Sorghum is Staking Its Claim, on Your Plate and Nutrition Labels

An excellent source of 12 essential nutrients with nearly double the iron as a 3-ounce steak, sorghum continues to grow in popularity as a healthy, versatile food in the U.S.

Article By Lanier Dabruzzi, MS, RD, LD, Sorghum Checkoff Director of Food Innovations & Institutional Markets

Sorghum continues to grow in popularity as a healthy, versatile food in the U.S. While it has been a food staple around the world for thousands of years, American consumers are “rediscovering” sorghum and are drawn to its versatility and nutrition profile.

The profile sorghum provides is, frankly, hard to beat. A serving of whole grain sorghum is an excellent source of 12 essential nutrients, more than a serving of corn, wheat, oats, rice or quinoa. In the world of nutrition, protein is often the defining characteristic when comparing foods. The good news is sorghum stands out among plant-based sources of protein and comparable grains. A serving of cooked whole grain sorghum provides more than double the amount of protein as a serving of quinoa and nearly double the iron as a 3-ounce portion of a beef sirloin steak.

As COVID took center stage over the last two years, the public became more interested than ever about how the food they eat affects their health. The public also saw how various diseases negatively affected the outcome of a COVID diagnosis. In turn, consumers began seeking out foods that help promote health. Enter sorghum. A serving of cooked whole grain sorghum is an excellent source of protein, zinc, selenium and copper, which may contribute to a healthy immune system. Equally important, research has shown a correlation between sorghum consumption and decreased risk of diabetes, heart disease and cancer.

Looking to the future, the possibilities are endless. Not only is the nutrition of sorghum unparalleled, but the opportunity for application in the food space is equally unmatched. For example, sorghum is a natural source of antioxidants, which is an attribute many food companies are looking for in their product lines.

As with any food, different colors offer different nutrients. The same can be said for sorghum and its variety of colors ranging from white to black and burgundy hues. One of the exciting areas of emerging research for sorghum is showing that the darker the grain, the more antioxidant properties.

Additionally, initial research has shown the various colors of sorghum grains may offer a natural color alternative to synthetic dyes companies are seeking to replace.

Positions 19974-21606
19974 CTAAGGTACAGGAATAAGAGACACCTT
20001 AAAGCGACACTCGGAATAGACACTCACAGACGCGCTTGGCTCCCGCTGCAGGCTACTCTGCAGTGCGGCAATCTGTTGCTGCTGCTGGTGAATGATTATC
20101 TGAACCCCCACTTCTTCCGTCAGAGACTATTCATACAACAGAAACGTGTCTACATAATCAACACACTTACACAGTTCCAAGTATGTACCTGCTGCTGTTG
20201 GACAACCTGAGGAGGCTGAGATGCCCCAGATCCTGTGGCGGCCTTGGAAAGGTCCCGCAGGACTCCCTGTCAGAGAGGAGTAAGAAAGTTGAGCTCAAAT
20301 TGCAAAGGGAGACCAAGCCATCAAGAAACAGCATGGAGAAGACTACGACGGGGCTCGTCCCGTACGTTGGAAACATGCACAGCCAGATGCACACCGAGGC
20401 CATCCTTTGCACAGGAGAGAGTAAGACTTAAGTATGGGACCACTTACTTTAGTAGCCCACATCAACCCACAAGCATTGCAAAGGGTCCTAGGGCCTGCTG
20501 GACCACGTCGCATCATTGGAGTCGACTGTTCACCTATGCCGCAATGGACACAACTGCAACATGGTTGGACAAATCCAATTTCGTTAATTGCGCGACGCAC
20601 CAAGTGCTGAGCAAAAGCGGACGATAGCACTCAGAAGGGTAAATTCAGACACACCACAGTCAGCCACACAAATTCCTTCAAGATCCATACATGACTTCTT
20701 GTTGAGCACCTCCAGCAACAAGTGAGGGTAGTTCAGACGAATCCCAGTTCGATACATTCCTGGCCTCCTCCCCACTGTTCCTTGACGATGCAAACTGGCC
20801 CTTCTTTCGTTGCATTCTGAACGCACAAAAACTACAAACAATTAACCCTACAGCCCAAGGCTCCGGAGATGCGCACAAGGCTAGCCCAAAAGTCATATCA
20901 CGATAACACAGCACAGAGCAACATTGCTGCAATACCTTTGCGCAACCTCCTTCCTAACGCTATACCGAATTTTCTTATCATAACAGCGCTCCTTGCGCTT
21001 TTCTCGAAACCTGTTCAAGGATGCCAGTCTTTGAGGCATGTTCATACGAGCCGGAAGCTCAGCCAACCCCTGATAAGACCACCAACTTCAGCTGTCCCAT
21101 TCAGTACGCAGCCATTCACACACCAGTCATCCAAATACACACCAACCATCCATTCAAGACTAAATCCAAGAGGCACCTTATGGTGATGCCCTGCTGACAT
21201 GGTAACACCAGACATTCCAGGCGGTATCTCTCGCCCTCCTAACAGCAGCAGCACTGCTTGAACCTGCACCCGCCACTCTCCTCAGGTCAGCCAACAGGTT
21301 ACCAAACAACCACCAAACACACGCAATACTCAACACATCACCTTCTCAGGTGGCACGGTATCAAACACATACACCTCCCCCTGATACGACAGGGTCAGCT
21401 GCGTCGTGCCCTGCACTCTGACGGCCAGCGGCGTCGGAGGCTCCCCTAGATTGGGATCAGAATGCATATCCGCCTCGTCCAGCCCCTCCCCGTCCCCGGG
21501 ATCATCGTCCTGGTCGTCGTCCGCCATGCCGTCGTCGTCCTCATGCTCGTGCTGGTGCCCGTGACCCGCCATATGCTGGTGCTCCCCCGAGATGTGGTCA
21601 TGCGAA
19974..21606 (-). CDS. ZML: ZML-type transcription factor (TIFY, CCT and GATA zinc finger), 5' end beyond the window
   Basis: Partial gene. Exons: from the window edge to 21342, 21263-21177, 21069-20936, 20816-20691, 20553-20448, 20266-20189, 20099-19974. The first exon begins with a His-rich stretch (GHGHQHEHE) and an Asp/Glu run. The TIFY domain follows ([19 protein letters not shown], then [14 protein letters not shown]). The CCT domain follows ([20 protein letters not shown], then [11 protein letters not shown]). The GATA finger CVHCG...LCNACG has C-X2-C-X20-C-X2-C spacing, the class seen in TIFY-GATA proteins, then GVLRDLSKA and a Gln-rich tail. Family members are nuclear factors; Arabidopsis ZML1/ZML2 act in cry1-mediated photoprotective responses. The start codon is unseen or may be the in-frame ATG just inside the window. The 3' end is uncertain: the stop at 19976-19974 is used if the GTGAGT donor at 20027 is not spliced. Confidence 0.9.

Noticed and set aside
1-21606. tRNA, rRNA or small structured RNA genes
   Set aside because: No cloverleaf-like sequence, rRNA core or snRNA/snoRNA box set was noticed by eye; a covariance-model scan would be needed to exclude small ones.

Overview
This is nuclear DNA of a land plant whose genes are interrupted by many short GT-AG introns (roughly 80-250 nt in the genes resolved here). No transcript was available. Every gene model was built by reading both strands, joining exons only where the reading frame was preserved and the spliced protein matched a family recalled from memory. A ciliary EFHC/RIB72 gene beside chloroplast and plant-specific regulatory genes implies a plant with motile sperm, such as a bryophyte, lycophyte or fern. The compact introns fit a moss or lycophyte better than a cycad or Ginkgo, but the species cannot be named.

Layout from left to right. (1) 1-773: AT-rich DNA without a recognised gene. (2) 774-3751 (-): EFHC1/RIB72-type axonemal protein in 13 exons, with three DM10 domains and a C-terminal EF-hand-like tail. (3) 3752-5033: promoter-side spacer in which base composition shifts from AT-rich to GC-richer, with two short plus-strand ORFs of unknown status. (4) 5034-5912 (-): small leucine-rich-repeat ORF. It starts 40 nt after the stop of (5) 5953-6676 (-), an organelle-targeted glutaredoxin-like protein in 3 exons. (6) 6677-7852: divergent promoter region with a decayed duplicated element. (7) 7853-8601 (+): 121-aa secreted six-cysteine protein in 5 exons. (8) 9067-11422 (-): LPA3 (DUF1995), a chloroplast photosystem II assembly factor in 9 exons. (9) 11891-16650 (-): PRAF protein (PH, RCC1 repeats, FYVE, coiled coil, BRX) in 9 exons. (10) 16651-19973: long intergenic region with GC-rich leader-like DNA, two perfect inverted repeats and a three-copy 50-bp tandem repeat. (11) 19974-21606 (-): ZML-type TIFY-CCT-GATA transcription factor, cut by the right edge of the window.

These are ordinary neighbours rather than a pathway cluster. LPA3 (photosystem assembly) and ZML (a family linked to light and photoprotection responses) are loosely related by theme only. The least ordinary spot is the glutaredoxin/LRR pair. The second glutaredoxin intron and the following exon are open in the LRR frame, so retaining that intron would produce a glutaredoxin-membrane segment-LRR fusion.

Companies continue to notice sorghum with a growing number of food items containing it as a featured ingredient. Currently, the Food and Drug Administration (FDA) shows more than 1,400 branded food items including sorghum, a significant jump from around 300 products almost seven years ago. These items include everything from pasta to cake mix.

Work continues to further increase sorghum in the U.S. food supply through product innovation and inclusion in institutional markets, such as schools. However, it is important for awareness to grow in tandem, and the Sorghum Checkoff is targeting consumer, culinary and health professional audiences with education to continue to elevate the sorghum profile.
Recently, the Sorghum Checkoff worked with Jim Painter, Ph.D., adjunct professor at the University of Texas School of Public Health and professor emeritus at Eastern Illinois University, to compile a literature review of research related to sorghum nutrition and health, and the findings were astonishing.

The nearly 200 studies highlighted sorghum’s role in the prevention of chronic diseases plaguing the United States, specifically diabetes, heart disease and cancer. The research is so compelling the Sorghum Checkoff is exploring a qualified health claim linking sorghum to decreased risk of diabetes.

This research is just one example of information that will be used to target a variety of audiences through media, trade shows and other platforms to further move the needle and increase awareness and demand.

In addition to taste and nutrition, consumers want to know that the foods they choose are good for the planet. The Sorghum Checkoff recently trademarked The Resource Conserving Ingredient™ for a reason. Sorghum has many superpowers but its adaptability to climate challenges like heat and drought, as well as its low water requirement compared to similar grains, is a story worthwhile to the American consumer.

The demand for sustainable sources of protein to feed the growing world population is increasing in tandem with unpredictable weather conditions, positioning sorghum as a reliable source of plant-based protein to meet the demand.Looking to the future, sorghum is poised for success in the food space due to its versatility, nutrition profile and sustainability story. It is an exciting time to be part of the sorghum industry.


This story originally appeared in the Spring 2022 Issue of Sorghum Grower magazine.